Tue April 23, 2013
One Of Beethoven's Greatest Testaments, The 'Hammerklavier Sonata'
My piano teacher told me about the story of Ludwig van Beethoven's creation of his biggest Piano Sonata the "Hammerklavier."
It goes back to John Broadwood sending him his best and biggest piano, and Beethoven's reply was this groundbreaking work. When I looked up to confirm what I was told, I found out the story was even more amazing.
When you look at the timeline of what happened, the piano arrives after the work was composed! I always imagined that Beethoven got the piano - with its bigger compass (6 octaves from CC to c'''') - and improvised on it, learning how it worked for him and experimenting with the music, finally devising the sonata as we know it.
Turns out the composer got a letter from the piano manufacturer, Broadwood, who explained the gift - hey, the most famous musician in the world plays my piano - and its features including the larger compass.
It was then that the composer learned of the new possibilities inherent in the instrument and started the music right away. When you think about it, it makes sense. Who knew pianos better than Beethoven?
His deafness had pushed his music making from a physical to a more mental exercise and here is where the "Hammerklavier" was born - it was conceptual art from the beginning.
Dedicated to the composer's most influential patron, Archduke Rudolph of Austria - no last name needed, Beethoven works through several of his recent fixations.
The sonata starts with a classical flourish in the correct key - the pianist plays a fanfare - a series of chords in B-flat major. The construction begins immediately with a favorite device of the great architect, as Beethoven was known, a highly involved sonata form.
The composer uses Italian to give the performer their instructions, but the title is in German and here we get the nickname for the work "Hammerklavier."
The composer works his way through most of most of the ingredients of sonata form with first subject, expedition, second subject and something Beethoven was fond of at the time, a fugato. Something else in this movement that one rarely sees in his music, a triple forte to end the movement.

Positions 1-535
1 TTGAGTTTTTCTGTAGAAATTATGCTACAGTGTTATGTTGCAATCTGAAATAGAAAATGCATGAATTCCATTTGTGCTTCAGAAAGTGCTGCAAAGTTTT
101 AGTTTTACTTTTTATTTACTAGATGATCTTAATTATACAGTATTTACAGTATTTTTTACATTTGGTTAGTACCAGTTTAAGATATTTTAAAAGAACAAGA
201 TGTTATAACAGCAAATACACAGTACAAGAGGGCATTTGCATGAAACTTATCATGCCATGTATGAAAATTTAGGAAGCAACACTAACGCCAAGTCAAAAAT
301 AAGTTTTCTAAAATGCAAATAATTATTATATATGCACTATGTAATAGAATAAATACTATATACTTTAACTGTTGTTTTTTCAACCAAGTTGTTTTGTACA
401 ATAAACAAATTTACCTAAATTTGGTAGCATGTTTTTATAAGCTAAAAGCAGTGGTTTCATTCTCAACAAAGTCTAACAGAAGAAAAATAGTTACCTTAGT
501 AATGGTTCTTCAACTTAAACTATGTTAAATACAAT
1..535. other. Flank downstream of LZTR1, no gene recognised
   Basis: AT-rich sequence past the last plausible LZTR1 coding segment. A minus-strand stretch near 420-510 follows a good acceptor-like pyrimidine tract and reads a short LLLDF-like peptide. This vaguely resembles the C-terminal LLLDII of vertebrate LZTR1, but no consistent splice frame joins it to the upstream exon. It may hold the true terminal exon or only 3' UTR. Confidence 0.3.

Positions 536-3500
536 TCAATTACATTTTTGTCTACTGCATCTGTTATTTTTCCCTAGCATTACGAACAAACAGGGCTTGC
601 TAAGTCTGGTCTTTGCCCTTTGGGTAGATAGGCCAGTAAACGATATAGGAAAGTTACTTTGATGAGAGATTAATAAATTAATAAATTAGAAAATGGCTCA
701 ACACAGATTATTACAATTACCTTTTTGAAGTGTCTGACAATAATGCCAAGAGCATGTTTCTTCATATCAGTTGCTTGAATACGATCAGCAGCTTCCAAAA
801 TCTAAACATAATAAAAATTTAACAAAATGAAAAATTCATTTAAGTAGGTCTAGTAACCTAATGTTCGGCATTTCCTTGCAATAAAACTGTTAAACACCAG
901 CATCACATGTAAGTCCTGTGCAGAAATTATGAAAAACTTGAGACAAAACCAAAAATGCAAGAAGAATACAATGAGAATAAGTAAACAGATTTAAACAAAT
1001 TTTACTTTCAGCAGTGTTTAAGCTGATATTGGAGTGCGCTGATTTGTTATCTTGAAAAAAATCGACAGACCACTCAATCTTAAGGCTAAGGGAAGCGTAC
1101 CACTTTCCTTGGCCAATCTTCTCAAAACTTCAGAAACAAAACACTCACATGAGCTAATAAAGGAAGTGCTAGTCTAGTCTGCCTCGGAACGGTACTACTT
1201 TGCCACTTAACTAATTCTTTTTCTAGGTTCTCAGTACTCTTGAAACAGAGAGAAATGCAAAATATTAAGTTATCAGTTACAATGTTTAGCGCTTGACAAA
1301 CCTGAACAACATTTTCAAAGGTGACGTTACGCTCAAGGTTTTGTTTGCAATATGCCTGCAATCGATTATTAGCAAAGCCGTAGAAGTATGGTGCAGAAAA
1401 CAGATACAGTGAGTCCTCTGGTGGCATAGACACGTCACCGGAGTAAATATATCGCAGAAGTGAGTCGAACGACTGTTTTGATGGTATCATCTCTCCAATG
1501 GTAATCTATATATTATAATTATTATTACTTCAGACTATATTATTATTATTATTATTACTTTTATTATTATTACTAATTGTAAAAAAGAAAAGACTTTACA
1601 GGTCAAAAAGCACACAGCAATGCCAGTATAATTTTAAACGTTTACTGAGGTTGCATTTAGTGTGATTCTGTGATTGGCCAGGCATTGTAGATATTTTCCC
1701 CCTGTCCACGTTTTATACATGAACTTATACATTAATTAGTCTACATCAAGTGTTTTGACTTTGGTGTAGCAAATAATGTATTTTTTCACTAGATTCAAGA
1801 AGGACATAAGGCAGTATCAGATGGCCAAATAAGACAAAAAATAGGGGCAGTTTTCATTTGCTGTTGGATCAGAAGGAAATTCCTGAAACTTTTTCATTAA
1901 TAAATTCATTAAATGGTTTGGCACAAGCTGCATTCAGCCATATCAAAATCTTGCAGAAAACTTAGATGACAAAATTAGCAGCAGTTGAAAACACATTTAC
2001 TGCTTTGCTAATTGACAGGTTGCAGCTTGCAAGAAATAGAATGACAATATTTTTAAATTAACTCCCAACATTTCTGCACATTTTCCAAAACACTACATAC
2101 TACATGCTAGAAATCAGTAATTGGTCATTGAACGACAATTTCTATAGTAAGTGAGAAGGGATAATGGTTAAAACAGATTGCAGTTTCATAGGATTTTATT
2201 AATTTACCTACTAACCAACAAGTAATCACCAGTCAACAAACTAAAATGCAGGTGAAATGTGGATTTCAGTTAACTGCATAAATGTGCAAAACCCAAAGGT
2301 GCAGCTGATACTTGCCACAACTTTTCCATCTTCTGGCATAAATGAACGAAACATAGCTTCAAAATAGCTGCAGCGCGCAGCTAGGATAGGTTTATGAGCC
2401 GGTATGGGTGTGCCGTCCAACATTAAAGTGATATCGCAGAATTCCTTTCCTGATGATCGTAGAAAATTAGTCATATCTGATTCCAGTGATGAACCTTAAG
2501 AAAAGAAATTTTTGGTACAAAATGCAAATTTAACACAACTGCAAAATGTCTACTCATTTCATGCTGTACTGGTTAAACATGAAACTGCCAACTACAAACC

The second movement is a Scherzo (Italian for jest) and the joke is on the pianist. Beethoven asks a lot from the pianist here, with a phrase in triplets that comes from the "fanfare" that opened the first movement.
After exploring the relationship between B-flat and B-natural, and keeping listener's in the dark (typical of Beethoven), an explosive run zips up the keyboard before re-introducing the original triple meter time.
Beethoven grew slow movements throughout his career. It wasn't long before he started stretching and building great tension in them, and now he has reached such a point that he is existing on another planet - planet Beethoven.
It is not surprising that the composer constructed, as the fulcrum of his 9th symphony, a giant adagio, and its predecessor is here in the "Hammerklavier Sonata."
Paul Bekker called the movement "the apotheosis of pain, of that deep sorrow for which there is no remedy, and which finds expression not in passionate outpourings, but in the immeasurable stillness of utter woe".
Pianists have a great deal to focus on here and the tempo you play the works depends on your focus and the impact you wish to make. Performance times vary from 16 to 25 minutes.
Like the preceding sonata, "Opus 101 in A major," Beethoven transitions from the third movement to the fourth.
Beethoven's first real music as a young pianist was learning Bach's "Well Tempered Klavier," and now at the end of his development as an artist he composes a fugue about fugues and takes us to a more orderly world.
J. S. Bach thought of fugues as bordering on heavenly, but this movement by Beethoven isn't about bliss, it's about life, and it proceeds with determination in a triple fugue that can itself be divided in three parts.
The composer's humanism and massive intellect is on display here and if the pianist performing isn't of the highest caliber, the music and the impact on the listener will suffer.
There is so much more in Beethoven's "Hammerklavier Sonata," and you can hear it in it's entirety Wednesday morning in the six o'clock hour on KPAC, your Classical Oasis.